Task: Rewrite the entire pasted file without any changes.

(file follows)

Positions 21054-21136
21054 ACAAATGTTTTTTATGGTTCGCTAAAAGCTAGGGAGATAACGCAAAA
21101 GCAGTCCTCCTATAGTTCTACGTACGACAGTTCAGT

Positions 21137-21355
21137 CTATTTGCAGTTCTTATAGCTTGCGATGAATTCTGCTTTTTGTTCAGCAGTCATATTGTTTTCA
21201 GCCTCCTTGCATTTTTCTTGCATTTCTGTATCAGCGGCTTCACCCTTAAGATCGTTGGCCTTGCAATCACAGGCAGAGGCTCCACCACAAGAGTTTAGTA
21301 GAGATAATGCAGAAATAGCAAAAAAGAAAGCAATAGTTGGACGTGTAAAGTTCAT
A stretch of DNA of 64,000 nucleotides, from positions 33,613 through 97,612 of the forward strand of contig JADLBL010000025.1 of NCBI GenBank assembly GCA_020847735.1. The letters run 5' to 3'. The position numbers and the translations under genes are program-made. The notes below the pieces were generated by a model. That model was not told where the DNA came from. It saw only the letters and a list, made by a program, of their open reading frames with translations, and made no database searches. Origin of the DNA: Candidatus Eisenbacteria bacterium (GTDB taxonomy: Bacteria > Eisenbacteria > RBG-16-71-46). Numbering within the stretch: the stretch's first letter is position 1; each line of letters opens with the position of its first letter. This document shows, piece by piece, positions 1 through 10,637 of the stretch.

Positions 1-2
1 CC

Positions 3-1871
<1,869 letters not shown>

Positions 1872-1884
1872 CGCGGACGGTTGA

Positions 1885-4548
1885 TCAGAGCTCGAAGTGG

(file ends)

Positions 21054-21136
21054 ACAAATGTTTTTTATGGTTCGCTAAAAGCTAGGGAGATAACGCAAAA
21101 GCAGTCCTCCTATAGTTCTACGTACGACAGTTCAGT

Positions 21137-21355
21137 CTATTTGCAGTTCTTATAGCTTGCGATGAATTCTGCTTTTTGTTCAGCAGTCATATTGTTTTCA
21201 GCCTCCTTGCATTTTTCTTGCATTTCTGTATCAGCGGCTTCACCCTTAAGATCGTTGGCCTTGCAATCACAGGCAGAGGCTCCACCACAAGAGTTTAGTA
21301 GAGATAATGCAGAAATAGCAAAAAAGAAAGCAATAGTTGGACGTGTAAAGTTCAT
A stretch of DNA of 64,000 nucleotides, from positions 33,613 through 97,612 of the forward strand of contig JADLBL010000025.1 of NCBI GenBank assembly GCA_020847735.1. The letters run 5' to 3'. The position numbers and the translations under genes are program-made. The notes below the pieces were generated by a model. That model was not told where the DNA came from. It saw only the letters and a list, made by a program, of their open reading frames with translations, and made no database searches. Origin of the DNA: Candidatus Eisenbacteria bacterium (GTDB taxonomy: Bacteria > Eisenbacteria > RBG-16-71-46). Numbering within the stretch: the stretch's first letter is position 1; each line of letters opens with the position of its first letter. This document shows, piece by piece, positions 1 through 10,637 of the stretch.

Positions 1-2
1 CC

Positions 3-1871
<1,869 letters not shown>

Positions 1872-1884
1872 CGCGGACGGTTGA

Positions 1885-4548
1885 TCAGAGCTCGAAGTGG